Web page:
Canadian Grand Prix is Probably Safe Till 2024
There has been a lot of talk in recent months and years about the exorbitant costs a track must pay if it wishes to host or continue hosting a Formula 1 Grand Prix. For instance, neither the Nürburgring nor the Hockenheimring were able to pay Bernie Ecclestone’s famously high fees last year, so there was no German Grand Prix, which should be downright criminal when you consider the following:
- The most successful Formula 1 driver of all time was German
- All four championships between 2010 and 2013 have been won by another German, who is now racing for the same team where the aforementioned German made most of his success
- A German manufacturer has been winning just about everything since 2014 with yet another German driver in its lineup
- The German Grand Prix has been held almost every year since 1926
It’s hard to find a place that has more racing history and heritage than Germany, and yet, there was no German Grand Prix in 2015. There hasn’t been a French Grand Prix in years either, and—most unthinkable of all—there have been doubts as to whether we would even have an Italian Grand Prix this year too.
Fortunately, not every iconic track is at risk of being dropped from the calendar. The Canadian Grand Prix, which Lewis Hamilton just won for the 5th time last weekend, has been held every year at the Circuit Gilles Villeneuve since 1978 with only one exception. It also has a contract to stay on the calendar until 2024 and is certainly not about to run out of money with which to pay Bernie.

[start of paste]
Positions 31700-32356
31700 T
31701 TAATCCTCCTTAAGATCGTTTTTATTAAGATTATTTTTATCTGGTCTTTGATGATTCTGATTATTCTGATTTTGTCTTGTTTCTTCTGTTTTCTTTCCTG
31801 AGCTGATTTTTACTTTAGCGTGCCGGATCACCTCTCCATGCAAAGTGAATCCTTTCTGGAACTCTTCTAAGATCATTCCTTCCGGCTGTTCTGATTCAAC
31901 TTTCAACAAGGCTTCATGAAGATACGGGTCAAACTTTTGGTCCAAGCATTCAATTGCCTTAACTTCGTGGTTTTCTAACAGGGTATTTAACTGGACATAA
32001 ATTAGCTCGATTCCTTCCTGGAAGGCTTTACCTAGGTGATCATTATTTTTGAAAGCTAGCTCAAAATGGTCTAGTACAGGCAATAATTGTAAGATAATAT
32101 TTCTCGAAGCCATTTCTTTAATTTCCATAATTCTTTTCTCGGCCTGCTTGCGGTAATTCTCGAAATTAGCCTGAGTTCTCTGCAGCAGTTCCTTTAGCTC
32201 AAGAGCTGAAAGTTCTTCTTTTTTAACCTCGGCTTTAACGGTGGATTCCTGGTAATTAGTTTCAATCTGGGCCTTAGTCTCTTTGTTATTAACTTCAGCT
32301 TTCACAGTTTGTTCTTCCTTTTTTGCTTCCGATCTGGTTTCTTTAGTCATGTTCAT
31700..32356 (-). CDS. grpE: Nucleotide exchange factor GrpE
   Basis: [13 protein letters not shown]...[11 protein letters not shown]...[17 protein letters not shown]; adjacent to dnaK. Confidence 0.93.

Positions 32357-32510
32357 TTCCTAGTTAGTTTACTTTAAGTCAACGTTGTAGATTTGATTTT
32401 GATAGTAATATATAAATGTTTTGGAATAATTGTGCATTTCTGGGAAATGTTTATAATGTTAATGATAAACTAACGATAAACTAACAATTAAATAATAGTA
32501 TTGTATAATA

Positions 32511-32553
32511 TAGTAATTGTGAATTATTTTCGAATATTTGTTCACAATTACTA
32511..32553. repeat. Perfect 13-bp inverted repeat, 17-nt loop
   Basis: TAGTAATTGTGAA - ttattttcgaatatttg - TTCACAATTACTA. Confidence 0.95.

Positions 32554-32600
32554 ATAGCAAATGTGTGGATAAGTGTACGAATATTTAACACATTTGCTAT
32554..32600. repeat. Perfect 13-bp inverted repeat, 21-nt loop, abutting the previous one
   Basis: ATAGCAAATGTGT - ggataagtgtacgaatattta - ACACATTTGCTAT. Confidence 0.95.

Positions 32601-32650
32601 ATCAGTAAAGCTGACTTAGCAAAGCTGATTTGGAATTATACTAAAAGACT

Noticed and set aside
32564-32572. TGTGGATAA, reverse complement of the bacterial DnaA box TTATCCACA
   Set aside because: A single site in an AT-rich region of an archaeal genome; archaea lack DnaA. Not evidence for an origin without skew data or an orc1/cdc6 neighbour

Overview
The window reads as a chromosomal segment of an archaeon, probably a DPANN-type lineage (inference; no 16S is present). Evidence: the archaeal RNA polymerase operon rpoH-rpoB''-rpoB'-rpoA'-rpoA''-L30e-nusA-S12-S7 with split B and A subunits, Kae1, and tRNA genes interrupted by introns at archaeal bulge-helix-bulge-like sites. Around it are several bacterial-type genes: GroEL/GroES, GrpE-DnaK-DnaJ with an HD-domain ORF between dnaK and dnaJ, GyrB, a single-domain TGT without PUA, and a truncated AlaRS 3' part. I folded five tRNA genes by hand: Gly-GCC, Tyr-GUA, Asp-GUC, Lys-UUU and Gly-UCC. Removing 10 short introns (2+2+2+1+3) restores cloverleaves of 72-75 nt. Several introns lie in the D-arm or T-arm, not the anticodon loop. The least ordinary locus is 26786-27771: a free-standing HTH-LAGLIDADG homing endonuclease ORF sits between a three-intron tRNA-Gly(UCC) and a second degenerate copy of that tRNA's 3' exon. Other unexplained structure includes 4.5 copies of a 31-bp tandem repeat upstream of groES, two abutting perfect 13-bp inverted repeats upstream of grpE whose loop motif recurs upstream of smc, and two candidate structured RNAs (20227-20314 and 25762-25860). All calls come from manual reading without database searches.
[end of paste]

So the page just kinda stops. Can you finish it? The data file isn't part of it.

According to a study by Ad hoc, a Montreal-based market researcher, the Canadian Grand Prix is the largest tourism event in the country, generating a total $90 million in spending from visitors outside the Greater Montreal Area and from the promoter, Octane Racing Group.
The event creates or maintains around 640 jobs, producing $8.1 million in tax revenue for various levels of government. What’s most notable is that 68% of spectators and 85% of the economic and tax benefits come from visitors outside of Montreal, though perhaps that’s not surprising; if you live in Canada or anywhere in the Eastern United States, there’s no closer Formula 1 race to attend.
Still, even the Canadian Grand Prix has a few bumps to go over. The aforementioned contract, which was signed in 2014, included an agreement to upgrade certain trackside facilities by 2017—but while the city pledged $32 million toward these improvements, work has yet to begin.
Montreal mayor Denis Coderre dismissed the delays as having been caused by disagreements on how to go about the renovations. “There’s no problem,” he said. “We needed some clarification regarding the paddocks and all that because when you’re talking about millions of dollars, it’s taxpayers’ money.”
Nonetheless, he remains confident the work will be completed on time. Let’s hope he’s right about that—I was looking forward to attending the Canadian Grand Prix next year!
Source: CBC News Montreal, Mesure de l’Impact Économique du Grand Prix du Canada 2015 (French, .pdf)
- Kurt VerlinEditor
Kurt Verlin was born in France and lives in the United States. Throughout his life he was always told French was the language of romance, but it was English he fell in love with. He likes cats, music, cars, 30 Rock, Formula 1, and pretending to be a race car driver in simulators; but most of all, he just likes to write about it all. See more articles by Kurt.